Today's Catch

A school of akule (Hawaiian for bigeye scad) explode into a camera's frame.

Akule Explosion

A school of akule (Hawaiian for bigeye scad) explode into a camera's frame. Wayne Levin followed schools of akule for several years, photographing them and exploring how their group dynamics changed over time. Read more in his blog.

ARMS Deployment from a Submarine

Submarine pilot Bruce Brandt secures ARMS (Autonomous Reef Monitoring Structures) to the submersible Curasub off the coast of Curacao. In shallow water, SCUBA divers can place these biodiversity-measuring structures on the seafloor by hand -- but in...
A Pontoh pygmy seahorse

How Many Seahorse Species?

There are 47 different species of seahorses and 14 of those were discovered in the last eight years, including Pontoh's pygmy seahorse ( Hippocampus pontohi ), which was officially named in 2008. Seahorses’ ability to change their color and shape to...

Curious Bohar

The twin-spot snapper ( Lutjanus bohar ) is one of the more curious predators in the central Pacific, says marine ecologist Stuart Sandin of the Scripps Institution of Oceanography. "It poses commonly for the camera but is also immediately on-hand...

Pink Coralline Algae

Many species of pink coralline algae cover a reef surface in the Southern Line Islands. Often unnoticed, these pink algae crusts help to cement coral reefs together, providing extra support and habitat for animals that live on reefs. Unhealthy coral...
Venomous Box Jelly from South Carolina

Venomous Box Jellyfish from South Carolina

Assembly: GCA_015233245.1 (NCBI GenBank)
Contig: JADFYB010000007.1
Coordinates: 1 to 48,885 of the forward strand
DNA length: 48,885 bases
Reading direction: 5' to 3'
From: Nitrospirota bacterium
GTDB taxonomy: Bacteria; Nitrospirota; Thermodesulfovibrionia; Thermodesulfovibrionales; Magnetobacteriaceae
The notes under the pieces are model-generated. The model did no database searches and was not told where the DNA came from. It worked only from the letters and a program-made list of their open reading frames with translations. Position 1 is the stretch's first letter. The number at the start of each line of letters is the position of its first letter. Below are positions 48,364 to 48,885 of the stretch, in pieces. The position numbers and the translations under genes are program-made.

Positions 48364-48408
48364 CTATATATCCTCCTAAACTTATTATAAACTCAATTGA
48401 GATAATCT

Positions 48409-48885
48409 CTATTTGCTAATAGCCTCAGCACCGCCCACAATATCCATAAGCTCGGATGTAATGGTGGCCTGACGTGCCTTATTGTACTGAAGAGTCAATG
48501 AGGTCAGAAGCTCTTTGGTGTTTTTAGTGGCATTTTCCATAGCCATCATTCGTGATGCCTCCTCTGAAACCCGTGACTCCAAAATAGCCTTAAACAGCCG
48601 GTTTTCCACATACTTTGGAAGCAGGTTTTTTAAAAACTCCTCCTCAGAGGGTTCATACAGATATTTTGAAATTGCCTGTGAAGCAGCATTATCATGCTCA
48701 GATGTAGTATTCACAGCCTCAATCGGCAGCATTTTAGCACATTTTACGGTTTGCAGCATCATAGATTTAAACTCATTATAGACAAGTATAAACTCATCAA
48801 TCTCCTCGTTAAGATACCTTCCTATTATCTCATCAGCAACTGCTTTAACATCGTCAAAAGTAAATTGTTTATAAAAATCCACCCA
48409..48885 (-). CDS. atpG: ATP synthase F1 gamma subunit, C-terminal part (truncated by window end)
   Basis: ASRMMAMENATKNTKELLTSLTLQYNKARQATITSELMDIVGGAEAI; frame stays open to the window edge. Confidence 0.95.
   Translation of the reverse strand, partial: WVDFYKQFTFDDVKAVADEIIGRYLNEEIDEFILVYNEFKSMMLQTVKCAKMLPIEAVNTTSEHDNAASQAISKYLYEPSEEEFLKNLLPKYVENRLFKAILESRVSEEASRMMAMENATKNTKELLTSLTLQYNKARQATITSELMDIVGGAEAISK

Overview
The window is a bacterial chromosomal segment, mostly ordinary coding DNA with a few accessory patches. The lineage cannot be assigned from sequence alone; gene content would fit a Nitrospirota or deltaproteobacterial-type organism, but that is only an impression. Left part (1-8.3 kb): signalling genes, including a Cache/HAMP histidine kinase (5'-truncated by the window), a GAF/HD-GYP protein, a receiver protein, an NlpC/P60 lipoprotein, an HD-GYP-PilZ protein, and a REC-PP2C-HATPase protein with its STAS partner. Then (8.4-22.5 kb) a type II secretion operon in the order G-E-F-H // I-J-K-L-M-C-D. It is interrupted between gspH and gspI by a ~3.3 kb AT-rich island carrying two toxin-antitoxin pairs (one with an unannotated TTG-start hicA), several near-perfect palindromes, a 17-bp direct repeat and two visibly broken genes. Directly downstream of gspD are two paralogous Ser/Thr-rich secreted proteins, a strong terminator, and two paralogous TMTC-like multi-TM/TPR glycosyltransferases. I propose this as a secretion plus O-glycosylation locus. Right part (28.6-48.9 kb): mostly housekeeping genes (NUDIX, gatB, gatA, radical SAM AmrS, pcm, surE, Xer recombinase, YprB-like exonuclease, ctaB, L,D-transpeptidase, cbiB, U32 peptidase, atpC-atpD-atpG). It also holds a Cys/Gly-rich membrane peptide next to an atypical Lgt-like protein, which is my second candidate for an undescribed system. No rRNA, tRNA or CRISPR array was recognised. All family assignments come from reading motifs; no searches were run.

This venomous box jelly ( Chiropsalmus quadrumanus ) was collected off the coast of South Carolina. The specimen now resides in the Smithsonian’s marine collection . Its venomous sting can be lethal, especially to small children. Listen to Podcast...
The currents of the North Pacific gyre collect trash—mostly bits of microscopic plastic—into what are known as "garbage patches."

The Great Pacific Garbage Patch

The “garbage patches,” as referred to in the media, are areas of marine debris concentration in the North Pacific Ocean, circulated by the North Pacific gyre. The gyre spreads across the Pacific Ocean from Japan to the western U.S., and north-south...
A transparent amphipod looks a bit like a lobster, surrounded by white eggs.

Amphipod: Salp Invader

Can you spot the amphipod ( Phronima atlantica ) in the below photo? She's the transparent lobster-looking animal in the middle, surrounded by her own eggs -- inside a sac that once was the "barrel" of a salp. Mothers in the genus Phromina attack...
Color illustration of an ancient bivalve.

Elevator Rudists

These "elevator" rudists, an ancient bivalve, used one long heavy valve to anchor themselves in the sediment. They used their tentacles (shown here in pink) to filter food from the sea water. And many often grew together to form early reefs. Learn...
This whale is entangled in fishing gear. The inset shows how special fishing lines allow whales to escape such accidental entrapments.

Fishing Gear Solutions

This whale is entangled in fishing gear. Entangled whales often need human help to break free from the fishing gear . But the job is hard one that requires handling a small boat near the large (and often distressed) whale, working with ropes pulled...

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